Cr Alexa Forbes

Councillor - Dunstan Constituency

Tel 021 296 4255

Alexa Forbes paddle boarding

The walls of Alexa Forbes’ Frankton home are painted in vibrant hues and hung with paintings and prints made by her husband and son, both artists. What’s her art? “I’m a fixer,” she says. A darner, a sewer — she would rather a shirt had 200 wears than a fast fashion 10 and loves the Japanese concept of Kintsugi, or ‘golden repair’ — mending something using gold to make the broken object more precious. She has been known to take the shirt off other people’s backs to stitch it better.

Mending and using less is at the core of everything Alexa does.

She lives, breathes, and teaches sustainability. Whether it’s harvesting her permaculture-inspired garden, which produces a huge amount of food on a tiny section, or her academic work as a lecturer in sustainable practice — she toils to highlight the environmental precipice we currently teeter on.

She explains the Jevon’s Paradox that arises in the drive for efficiency as a solution to environmental issues.

“As you create more efficiency, you drive demand. More roads equal more congestion. As airlines become more efficient, more people want to travel.”

With both visitor and residential numbers rising exponentially in the Queenstown Lakes District, the detrimental effect of an economic system that only works if we keep consuming more is plain to see right here in her own backyard. Living in her 1930s bungalow for 22 years — and on the same street for 26 — has allowed her to note changes in the lake, degradation.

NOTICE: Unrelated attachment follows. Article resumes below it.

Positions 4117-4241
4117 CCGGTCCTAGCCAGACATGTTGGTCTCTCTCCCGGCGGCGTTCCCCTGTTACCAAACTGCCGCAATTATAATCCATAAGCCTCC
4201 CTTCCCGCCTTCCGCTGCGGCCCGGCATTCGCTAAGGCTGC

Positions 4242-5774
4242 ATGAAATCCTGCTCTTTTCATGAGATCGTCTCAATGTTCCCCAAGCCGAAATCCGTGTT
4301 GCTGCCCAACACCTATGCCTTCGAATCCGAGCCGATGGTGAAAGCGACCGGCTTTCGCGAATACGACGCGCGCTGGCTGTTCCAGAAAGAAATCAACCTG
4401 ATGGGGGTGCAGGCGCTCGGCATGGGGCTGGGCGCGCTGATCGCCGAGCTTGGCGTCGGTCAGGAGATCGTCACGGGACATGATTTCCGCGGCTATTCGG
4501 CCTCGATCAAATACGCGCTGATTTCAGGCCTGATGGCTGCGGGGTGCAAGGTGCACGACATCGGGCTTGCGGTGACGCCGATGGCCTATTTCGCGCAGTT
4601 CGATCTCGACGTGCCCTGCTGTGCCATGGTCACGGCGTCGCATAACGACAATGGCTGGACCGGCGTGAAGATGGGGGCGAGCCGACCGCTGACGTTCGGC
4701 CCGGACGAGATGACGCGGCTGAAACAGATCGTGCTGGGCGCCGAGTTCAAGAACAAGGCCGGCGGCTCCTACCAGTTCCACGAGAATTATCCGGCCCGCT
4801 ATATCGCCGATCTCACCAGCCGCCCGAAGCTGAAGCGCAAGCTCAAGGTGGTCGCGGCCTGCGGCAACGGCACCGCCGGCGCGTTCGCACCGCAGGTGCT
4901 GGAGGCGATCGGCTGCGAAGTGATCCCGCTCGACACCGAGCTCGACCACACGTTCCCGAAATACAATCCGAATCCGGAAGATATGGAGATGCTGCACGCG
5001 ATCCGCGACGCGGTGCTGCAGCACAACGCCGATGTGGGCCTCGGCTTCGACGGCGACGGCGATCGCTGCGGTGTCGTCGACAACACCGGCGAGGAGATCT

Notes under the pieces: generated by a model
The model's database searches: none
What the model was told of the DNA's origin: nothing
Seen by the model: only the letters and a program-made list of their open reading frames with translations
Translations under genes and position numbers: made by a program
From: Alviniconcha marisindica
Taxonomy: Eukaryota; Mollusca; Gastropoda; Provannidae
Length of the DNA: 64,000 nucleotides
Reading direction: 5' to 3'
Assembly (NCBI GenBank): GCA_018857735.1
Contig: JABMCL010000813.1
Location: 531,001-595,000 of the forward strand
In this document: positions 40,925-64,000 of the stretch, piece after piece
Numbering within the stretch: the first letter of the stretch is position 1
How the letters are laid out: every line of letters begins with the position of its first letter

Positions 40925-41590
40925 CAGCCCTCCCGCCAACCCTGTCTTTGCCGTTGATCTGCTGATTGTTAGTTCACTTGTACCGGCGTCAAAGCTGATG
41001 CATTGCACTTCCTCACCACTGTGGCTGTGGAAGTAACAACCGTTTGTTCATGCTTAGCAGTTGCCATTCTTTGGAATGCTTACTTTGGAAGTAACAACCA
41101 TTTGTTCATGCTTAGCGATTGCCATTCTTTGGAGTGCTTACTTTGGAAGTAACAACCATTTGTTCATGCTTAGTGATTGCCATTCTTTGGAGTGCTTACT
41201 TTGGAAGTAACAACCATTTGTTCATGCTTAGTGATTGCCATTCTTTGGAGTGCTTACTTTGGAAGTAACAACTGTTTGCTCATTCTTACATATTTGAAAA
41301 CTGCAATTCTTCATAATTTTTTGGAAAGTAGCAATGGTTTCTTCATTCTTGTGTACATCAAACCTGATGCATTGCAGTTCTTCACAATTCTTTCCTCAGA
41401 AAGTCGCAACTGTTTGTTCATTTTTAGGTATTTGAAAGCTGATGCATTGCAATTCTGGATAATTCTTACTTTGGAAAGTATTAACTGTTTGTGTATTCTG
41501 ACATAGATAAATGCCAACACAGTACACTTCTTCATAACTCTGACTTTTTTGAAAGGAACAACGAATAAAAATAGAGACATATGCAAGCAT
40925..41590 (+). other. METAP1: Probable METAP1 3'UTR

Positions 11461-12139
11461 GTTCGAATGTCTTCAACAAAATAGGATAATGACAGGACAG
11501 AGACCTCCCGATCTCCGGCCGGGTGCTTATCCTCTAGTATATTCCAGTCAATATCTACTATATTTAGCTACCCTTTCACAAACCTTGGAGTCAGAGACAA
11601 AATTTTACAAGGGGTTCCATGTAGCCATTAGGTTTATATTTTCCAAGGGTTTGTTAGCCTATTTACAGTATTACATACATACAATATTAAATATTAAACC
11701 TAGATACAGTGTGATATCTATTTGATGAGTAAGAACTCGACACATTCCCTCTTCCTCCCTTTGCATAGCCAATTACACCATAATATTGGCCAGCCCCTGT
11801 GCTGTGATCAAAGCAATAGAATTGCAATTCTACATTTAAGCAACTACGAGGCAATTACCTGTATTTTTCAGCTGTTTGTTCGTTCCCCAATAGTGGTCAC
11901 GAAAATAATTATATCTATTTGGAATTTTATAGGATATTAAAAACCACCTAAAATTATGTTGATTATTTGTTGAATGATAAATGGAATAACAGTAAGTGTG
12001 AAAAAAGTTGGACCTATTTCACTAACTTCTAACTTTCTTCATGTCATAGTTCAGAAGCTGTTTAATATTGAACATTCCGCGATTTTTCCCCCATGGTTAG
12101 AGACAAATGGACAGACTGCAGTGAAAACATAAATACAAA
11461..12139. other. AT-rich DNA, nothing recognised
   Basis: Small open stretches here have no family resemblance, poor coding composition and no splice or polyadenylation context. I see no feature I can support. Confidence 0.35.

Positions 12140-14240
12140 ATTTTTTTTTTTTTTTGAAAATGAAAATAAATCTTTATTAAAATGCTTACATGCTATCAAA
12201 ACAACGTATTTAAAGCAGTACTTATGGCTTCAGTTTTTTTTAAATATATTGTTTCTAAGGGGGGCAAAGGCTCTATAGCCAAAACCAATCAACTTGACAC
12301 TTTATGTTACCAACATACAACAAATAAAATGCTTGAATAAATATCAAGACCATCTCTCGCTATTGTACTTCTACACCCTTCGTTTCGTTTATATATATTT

“The water is not as clear as it used to be; I’ve watched as various pest plants have appeared … sediment and run-off from development and roadworks … human activity, basically. The lake level is very low right now — there’s not a lot of snow in the glacier ice pack to feed the catchment.”

Alexa has real concern for the future of the waterways we love.

“We need to care for these lakes now. They must be prioritised as essential to our own health and wellbeing. These great lakes must be restored; they are the headwaters and affect the environment and, therefore, our lives all the way from here to the ocean.”

She came to the role of councillor through a convoluted process.

“Looking for a more environmental approach to my career, I sold my PR company and invested the proceeds in education.”

Completing a graduate diploma in sustainable practice, she worked at Otago Polytechnic on the Shaping our Future project, a partnership with Otago Polytechnic students and QLDC, which led her into local government. After two terms as a councillor at Queenstown Lakes District Council and completing a Master’s thesis on the intersection of technology and environmental factors, she stood for Otago Regional Council in 2019.

What does she bring to the table?

“The Pākehā version of a Māori understanding and a deep commitment to the environment. Local knowledge and a comprehensive understanding of sustainable practice and good systems thinking. A holistic view. I don’t like reductionism. I want us to always broaden out to the much wider, long-term picture.”

A hardliner when it comes to the rights of nature, Alexa is a disruptor.

“I want people to understand the real threats they face so we can work together to reduce consumption, to rework the endless cycle of supply creating demand towards ways of restoring our environment and ourselves. Energy’s a classic example of supply creating demand. Here we are, scrabbling about for new ways to supply increasing amounts of energy to drive a growth economy. We ignore the demand side of the equation for fear of interrupting that growth. Essentially, we need to use LESS energy — far, far less.”

Page last updated 21 June 2024.